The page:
Production of the Camaro stopped in 2002 but not before four distinctive generations of the car were completed. This is not the end of the Camaro as a new one will be set for production in 2009. The name of the Chevrolet was not given with any specific meaning but a GM researcher found the word in a French dictionary and is a slang term for “friend” or “companion”.

The debut Camaro came with over 80 factory and 40 dealer options, including three main packages. One of the packages was the Z/28 that came out for the 1967 model year. This option wasn’t found in any sales literature and was relatively unknown to buyers. It came with many extras that were designed specifically to allow the car to race in the Trans Am series. It was only the 602 Z/28 that was sold in 1967 and 1968, which did not come with a raised cowl induction hood like the 1969 Z/28s.

In 1969 the Camaro came out with a sportier look. The grill had been changed to a heavy “V” cant and had deeply inset headlights. The changes made to the car also gave it a more wider, lower and more aggressive look. That year other changes were also available to the Camaro to increase the competitiveness in the Trans Am racing series.

The second-generation Chevrolet Camaro was introduced in 1970 and stayed in production for 12 years with the final model produced in 1981. The styling of this generation of Camaro was inspired by Ferrari and due to its size was no longer given a convertible option. The third generation of this car was introduced in 1982, continuing to use the General Motors’ F-body platform. The forth generation Camaro was in production for ten years and from there General Motors has put a stop to the car but a fifth generation car is on the books.

Michael Schumacher

February 9, 2009 by  
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Michael Schumacher is without a doubt one of the world’s most outstanding Formula One drivers. Statistically speaking Schumacher is F1’s greatest driver ever. World Champion seven times over, Michael Schumacher has received worldwide recognition and has a massive following of fans. Schumacher was also well-known as the first billionaire athlete in the world with his 2004 annual salary coming in at $80 million. A name spoken of widely, Michael Schumacher will always be a Formula One racing legend.

Formula One driver Michael Schumacher was born on 3 January 1969 in Germany. At the tender age of 4 he began using his father’s homemade kart in races. A whiz behind the wheel of the simple pedal-kart with a motorcycle engine, Michael won his first championship when he was 6 years old. His racing talents were soon recognized by his parents and others who sought to sponsor him. As a youngster he went on to claim a number of European and German kart championships. In the year 1988 Michael Schumacher competed in the Formula Ford series and later won the German Formula 3 series in 1990. At the end of that year he became a member of the Mercedes junior racing program. He gained victory in both 1990 and 1991.

Schumacher as a F1 driver for Benetton won two championships. In 1996 he joined Ferrari. In no time at all Schumacher turned the flailing team around, winning a number of championships for them. What made Michael Schumacher such a remarkable Formula One driver? He became renowned for taking his car to its limits, for creating fast laps at vital times and excellent driving skills even in wet conditions. In fact his mastery over wet tracks gained him the title “Regenmeister” or “Rain Master”. Throughout his career Michael Schumacher has taken home a number of awards and titles. In 2002 and 2004 he was the recipient of the prestigious Laureaus World Sportsman of the Year. The FIA Gold Medal for Motor Sports was awarded to Schumacher. Currently Michael Schumacher has gained practically every F1 record including most races won in a season, fastest laps, most drivers’ championships, pole positions and race victories.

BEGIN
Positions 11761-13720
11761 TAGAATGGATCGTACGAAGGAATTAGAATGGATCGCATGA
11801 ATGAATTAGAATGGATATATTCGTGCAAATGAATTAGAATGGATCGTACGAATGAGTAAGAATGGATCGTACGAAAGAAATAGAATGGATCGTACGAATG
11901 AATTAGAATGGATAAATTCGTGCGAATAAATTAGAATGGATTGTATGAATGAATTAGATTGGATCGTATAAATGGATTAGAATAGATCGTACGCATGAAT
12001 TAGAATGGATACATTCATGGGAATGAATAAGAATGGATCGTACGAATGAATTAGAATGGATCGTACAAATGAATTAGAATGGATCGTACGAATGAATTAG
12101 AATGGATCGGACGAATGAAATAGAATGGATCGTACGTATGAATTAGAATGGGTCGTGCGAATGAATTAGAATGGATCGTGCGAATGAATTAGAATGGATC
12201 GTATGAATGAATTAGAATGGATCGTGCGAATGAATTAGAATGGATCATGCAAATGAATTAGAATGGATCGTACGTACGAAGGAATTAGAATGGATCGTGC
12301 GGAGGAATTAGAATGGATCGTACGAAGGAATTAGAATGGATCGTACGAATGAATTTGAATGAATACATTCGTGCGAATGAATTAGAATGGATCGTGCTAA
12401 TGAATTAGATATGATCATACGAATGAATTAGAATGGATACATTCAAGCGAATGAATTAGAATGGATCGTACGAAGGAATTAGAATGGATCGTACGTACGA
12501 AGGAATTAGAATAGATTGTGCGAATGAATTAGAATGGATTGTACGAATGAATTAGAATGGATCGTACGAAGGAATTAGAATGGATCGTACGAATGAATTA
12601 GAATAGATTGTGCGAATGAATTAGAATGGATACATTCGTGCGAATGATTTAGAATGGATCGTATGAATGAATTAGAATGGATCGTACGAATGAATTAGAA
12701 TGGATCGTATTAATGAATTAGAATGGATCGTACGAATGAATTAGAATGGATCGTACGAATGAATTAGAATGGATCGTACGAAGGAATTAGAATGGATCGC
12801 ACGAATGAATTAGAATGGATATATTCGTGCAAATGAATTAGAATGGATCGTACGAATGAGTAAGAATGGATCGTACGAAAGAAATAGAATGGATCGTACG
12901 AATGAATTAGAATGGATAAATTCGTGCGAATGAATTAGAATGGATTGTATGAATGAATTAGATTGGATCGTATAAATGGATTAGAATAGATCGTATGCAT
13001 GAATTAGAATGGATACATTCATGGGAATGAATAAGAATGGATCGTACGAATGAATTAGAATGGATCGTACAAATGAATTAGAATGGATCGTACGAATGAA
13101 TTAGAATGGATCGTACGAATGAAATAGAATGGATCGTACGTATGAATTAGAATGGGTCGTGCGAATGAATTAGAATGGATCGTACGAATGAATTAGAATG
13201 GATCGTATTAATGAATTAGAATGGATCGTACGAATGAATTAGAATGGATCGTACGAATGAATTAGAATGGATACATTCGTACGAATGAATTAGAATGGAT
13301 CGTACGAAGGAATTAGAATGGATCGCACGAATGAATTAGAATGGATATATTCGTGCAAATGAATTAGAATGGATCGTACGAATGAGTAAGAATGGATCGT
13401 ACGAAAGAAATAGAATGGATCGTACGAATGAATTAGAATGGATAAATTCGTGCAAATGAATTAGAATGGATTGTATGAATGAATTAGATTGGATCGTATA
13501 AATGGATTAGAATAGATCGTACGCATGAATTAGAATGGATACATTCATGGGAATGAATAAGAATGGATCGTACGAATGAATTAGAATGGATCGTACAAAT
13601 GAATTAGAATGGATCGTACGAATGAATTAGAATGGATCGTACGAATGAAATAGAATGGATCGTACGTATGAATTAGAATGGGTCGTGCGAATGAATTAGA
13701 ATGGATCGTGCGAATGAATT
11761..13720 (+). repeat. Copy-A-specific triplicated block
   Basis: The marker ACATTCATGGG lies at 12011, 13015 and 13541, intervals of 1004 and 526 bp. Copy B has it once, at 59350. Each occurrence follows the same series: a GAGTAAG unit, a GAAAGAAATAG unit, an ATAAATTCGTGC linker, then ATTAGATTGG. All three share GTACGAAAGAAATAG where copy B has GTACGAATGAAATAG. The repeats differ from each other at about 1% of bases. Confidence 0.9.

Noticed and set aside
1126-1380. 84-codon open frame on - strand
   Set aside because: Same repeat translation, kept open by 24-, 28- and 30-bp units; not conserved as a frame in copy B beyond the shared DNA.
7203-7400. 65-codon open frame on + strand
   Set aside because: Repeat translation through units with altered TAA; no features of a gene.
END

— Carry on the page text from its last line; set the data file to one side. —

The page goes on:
Sadly, Michael Schumacher suffered a serious head injury while skiing in December 2013 and remained in a coma for nearly six months. As of December 2014, he is said to be making some cognitive progress in that he is starting to recognize people he knows, but he remains paralyzed and wheelchair bound.

Racing Manufacturers

February 9, 2009 by  
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Many auto manufacturers also design and build cars for the race track. Some of these racing manufacturers are Ferrari, Alfa Romeo, Lotus, Porsche, and more. Ferrari, especially, has been at the forefront of auto racing since the early years of the 20th century. The Prancing Horse has been a regular fixture of Winner’s Circle celebrations in many types of auto racing, most prominently Formula One racing and endurance road racing such as the famed 24 Hours of Le Mans. Some racing manufacturers, such as Toyota, Chevrolet and Ford, limit their activities to producing specialized racing engines. The Ford-Cosworth engine used in many kinds of race cars is just one of these ventures.

There are many types of auto racing and therefore manufacturers have to create designs for the most efficient function of these vehicles in different situations. Off-road and rally racing cars require excellent suspension and have to be able to handle unusual terrain, for example. Of course, these ventures are very expensive since the volume of cars or engines is low compared to that of regular production vehicles and their parts. Even so, the prestige and fame that accrues to automakers from having their names associated with winning racers is well worth the significant expense.

Racing manufacturers design sports cars for high performance, fast speeds and reliability. They are specially designed for light weight, a balanced chassis and innovative suspension for exceptional handling in extreme situations. Racing manufacturers need to be concerned with precise, exacting design and make use of only top quality components to ensure the safety and success of race car drivers.

Below is a list of links to pages about specific Formula One Car Manufacturers. You are certain to find the details interesting and informative.

FORMULA 1 MANUFACTURERS

BMW Sauber
Ferrari
Honda
McLaren Mercedes
Renault